Satisfying that cat's curiosity seemed Bush's greatest need Tuesday night, and he presented this initial argument well, if not completely sealing the deal. Then again, this was just the beginning of the rollout of the "product" White House chief of staff Andrew Card alluded to last summer; Bush will likely speak again about the matter, and soon, and Secretary of State Colin Powell announced that next week he would present "several pieces of information which come from the work of our intelligence that show Iraq maintains prohibited weapons." Already, Powell has morphed from dove to hawk, an official signal that the administration has reached the end of its rope.

But before he got to Iraq, Bush -- always mindful not to repeat the sins of the father -- outlined something of a domestic agenda.

Much of it was traditional if inconsequential. He assailed the lack of "spending discipline in Washington, D.C.," though neither he nor the drunken sailors from both parties applauding along have stepped an inch toward doing anything about that.

Bush's chief economic argument -- "I ask you to end the unfair double taxation of dividends" -- seemed rather unconvincing. He gave a minor look at a prescription drug benefit as part of Medicare, but his primary prescription for "quality, affordable health [sic] for all Americans" must have enraged presidential wannabe/former trial lawyer Sen. John Edwards, D-N.C.: medical malpractice reform, to solve "the constant threat that physicians and hospitals will be unfairly sued."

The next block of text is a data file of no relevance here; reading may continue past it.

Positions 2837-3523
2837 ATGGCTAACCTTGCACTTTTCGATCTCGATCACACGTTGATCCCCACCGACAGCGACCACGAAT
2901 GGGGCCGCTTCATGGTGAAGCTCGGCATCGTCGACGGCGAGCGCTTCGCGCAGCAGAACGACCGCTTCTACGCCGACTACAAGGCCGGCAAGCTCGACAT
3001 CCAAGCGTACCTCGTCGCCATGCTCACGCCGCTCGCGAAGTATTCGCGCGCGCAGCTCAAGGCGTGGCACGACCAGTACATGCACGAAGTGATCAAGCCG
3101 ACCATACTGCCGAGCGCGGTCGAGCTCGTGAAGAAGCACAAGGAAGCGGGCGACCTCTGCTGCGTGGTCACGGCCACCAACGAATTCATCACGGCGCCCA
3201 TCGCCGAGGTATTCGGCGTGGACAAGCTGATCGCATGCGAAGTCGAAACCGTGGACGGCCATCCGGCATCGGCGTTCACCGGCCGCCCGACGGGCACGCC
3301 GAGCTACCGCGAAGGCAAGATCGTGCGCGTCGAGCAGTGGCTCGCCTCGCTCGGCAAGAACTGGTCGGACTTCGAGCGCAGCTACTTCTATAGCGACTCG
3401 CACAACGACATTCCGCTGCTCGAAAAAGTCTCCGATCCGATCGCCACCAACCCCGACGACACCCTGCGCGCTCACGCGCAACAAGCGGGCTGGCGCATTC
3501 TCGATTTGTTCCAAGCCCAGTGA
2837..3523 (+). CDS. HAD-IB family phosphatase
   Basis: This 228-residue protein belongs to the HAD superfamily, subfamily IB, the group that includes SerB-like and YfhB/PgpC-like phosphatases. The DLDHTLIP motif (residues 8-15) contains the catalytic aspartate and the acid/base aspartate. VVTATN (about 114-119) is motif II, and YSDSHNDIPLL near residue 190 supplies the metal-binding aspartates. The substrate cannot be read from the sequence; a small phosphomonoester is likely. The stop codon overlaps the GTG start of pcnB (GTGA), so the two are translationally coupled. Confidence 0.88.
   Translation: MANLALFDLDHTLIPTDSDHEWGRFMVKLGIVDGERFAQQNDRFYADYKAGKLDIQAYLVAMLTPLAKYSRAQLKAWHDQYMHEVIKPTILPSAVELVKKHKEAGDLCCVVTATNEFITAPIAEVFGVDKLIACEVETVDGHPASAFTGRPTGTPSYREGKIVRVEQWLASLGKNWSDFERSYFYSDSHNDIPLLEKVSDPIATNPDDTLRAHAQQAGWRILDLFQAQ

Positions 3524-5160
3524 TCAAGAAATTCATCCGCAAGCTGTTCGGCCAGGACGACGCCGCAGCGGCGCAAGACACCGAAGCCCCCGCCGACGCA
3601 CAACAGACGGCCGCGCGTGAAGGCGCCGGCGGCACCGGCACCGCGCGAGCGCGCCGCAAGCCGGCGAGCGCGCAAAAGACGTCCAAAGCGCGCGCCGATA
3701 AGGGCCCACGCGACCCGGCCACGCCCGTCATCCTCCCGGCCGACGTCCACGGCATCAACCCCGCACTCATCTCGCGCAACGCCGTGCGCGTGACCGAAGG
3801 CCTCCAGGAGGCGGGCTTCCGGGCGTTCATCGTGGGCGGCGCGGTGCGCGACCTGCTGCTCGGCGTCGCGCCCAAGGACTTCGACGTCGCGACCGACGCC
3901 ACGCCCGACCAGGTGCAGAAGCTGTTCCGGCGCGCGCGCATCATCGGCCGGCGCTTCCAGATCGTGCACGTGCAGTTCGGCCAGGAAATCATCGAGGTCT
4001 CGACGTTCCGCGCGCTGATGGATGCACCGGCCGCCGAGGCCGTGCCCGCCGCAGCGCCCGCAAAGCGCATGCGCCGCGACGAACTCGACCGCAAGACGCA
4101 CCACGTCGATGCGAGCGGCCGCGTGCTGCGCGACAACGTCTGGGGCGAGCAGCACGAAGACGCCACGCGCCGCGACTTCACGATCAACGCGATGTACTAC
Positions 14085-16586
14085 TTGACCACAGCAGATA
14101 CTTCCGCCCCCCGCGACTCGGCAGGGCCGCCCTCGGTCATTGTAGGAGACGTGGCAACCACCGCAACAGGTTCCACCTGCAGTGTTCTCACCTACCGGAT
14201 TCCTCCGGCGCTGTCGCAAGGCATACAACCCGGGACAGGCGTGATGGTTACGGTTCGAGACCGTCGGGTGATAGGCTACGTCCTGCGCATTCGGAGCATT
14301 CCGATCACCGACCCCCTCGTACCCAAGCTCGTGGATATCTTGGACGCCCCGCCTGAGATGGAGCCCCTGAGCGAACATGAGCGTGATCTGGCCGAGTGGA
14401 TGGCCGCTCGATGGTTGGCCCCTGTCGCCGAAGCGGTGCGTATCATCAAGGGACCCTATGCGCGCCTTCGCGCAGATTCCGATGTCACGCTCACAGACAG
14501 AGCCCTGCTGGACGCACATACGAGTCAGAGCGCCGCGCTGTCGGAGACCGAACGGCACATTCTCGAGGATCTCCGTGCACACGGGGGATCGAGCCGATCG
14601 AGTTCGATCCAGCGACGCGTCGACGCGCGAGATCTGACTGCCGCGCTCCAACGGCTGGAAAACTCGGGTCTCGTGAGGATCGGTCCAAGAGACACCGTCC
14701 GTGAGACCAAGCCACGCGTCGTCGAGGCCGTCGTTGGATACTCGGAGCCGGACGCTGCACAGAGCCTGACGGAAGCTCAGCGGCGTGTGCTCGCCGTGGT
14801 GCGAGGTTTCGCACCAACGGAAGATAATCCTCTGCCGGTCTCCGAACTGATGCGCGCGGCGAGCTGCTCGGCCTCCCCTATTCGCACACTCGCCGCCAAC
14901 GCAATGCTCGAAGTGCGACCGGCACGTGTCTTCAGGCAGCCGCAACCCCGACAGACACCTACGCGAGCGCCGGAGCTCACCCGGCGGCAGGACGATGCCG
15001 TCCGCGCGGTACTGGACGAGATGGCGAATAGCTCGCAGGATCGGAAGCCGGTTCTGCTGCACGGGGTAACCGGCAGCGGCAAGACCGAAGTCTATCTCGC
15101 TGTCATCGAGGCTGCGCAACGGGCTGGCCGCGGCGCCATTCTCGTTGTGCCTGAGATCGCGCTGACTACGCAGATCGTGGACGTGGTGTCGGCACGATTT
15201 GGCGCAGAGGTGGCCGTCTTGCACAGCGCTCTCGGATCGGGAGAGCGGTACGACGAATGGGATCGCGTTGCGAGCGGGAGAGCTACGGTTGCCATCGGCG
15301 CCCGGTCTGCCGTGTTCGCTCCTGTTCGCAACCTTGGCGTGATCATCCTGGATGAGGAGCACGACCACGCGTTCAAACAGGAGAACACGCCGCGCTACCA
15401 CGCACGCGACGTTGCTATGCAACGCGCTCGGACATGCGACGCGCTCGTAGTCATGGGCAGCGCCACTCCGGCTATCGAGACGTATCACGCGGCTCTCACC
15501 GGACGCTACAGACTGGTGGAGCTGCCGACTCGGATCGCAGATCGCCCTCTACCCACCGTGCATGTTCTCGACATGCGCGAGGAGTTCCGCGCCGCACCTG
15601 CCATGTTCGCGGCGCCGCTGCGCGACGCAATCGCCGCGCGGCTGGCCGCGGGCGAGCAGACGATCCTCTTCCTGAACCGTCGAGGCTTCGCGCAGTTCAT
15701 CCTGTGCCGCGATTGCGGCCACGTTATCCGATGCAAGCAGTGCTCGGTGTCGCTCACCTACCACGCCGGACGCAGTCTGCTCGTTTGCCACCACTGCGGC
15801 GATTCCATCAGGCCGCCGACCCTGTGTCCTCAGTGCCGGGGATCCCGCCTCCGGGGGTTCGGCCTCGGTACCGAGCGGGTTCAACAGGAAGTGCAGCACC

Then there was the reach for the soccer moms, the suburban voters who may be starting to cave to the pleas of Sen. John McCain, R-Ariz., and Sen. Joe Lieberman, D-Conn., whose bill to improve the fuel efficiency of SUVs was shanked by an effective coalition of union-owned Democrats and corporate America-owned Republicans, despite the moderate duo's new argument that reducing our dependence on our Arab "allies" could only be a good thing.

"Tonight I am proposing $1.2 billion in research funding so that America can lead the world in developing clean, hydrogen-powered automobiles," the former Texas oil man said, not quite a Nixon-goes-to-China moment, since it actually hurts no corporation at all, but still, at least he could promise "to make our air significantly cleaner, and our country much less dependent on foreign sources of energy." Our air presumably will get a lot dirtier first: No hydrogen cars are likely to make it on the road in the next decade, and Bush is no fan of stricter fuel-efficiency standards.